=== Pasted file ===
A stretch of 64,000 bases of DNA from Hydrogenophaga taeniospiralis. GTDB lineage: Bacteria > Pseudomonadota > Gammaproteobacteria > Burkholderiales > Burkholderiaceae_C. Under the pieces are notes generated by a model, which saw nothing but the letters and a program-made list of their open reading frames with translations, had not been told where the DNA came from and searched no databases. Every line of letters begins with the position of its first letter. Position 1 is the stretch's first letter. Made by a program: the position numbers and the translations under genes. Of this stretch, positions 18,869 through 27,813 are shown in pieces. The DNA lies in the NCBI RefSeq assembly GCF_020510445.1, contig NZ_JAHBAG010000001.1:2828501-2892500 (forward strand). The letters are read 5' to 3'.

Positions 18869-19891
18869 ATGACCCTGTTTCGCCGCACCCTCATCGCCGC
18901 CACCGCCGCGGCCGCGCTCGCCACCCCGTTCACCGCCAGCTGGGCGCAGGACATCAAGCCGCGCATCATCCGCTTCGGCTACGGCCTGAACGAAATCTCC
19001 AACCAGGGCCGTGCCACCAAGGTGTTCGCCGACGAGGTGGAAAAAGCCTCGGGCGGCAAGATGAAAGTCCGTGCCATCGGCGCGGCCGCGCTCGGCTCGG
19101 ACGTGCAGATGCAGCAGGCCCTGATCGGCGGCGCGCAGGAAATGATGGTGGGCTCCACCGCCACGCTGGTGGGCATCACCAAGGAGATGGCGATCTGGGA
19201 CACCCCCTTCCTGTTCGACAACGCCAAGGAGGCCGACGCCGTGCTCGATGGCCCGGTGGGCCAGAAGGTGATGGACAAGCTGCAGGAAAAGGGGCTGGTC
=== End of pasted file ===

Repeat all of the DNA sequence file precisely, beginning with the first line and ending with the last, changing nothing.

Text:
A stretch of 64,000 bases of DNA from Hydrogenophaga taeniospiralis. GTDB lineage: Bacteria > Pseudomonadota > Gammaproteobacteria > Burkholderiales > Burkholderiaceae_C. Under the pieces are notes generated by a model, which saw nothing but the letters and a program-made list of their open reading frames with translations, had not been told where the DNA came from and searched no databases. Every line of letters begins with the position of its first letter. Position 1 is the stretch's first letter. Made by a program: the position numbers and the translations under genes. Of this stretch, positions 18,869 through 27,813 are shown in pieces. The DNA lies in the NCBI RefSeq assembly GCF_020510445.1, contig NZ_JAHBAG010000001.1:2828501-2892500 (forward strand). The letters are read 5' to 3'.

Positions 18869-19891
18869 ATGACCCTGTTTCGCCGCACCCTCATCGCCGC
18901 CACCGCCGCGGCCGCGCTCGCCACCCCGTTCACCGCCAGCTGGGCGCAGGACATCAAGCCGCGCATCATCCGCTTCGGCTACGGCCTGAACGAAATCTCC
19001 AACCAGGGCCGTGCCACCAAGGTGTTCGCCGACGAGGTGGAAAAAGCCTCGGGCGGCAAGATGAAAGTCCGTGCCATCGGCGCGGCCGCGCTCGGCTCGG
19101 ACGTGCAGATGCAGCAGGCCCTGATCGGCGGCGCGCAGGAAATGATGGTGGGCTCCACCGCCACGCTGGTGGGCATCACCAAGGAGATGGCGATCTGGGA
19201 CACCCCCTTCCTGTTCGACAACGCCAAGGAGGCCGACGCCGTGCTCGATGGCCCGGTGGGCCAGAAGGTGATGGACAAGCTGCAGGAAAAGGGGCTGGTC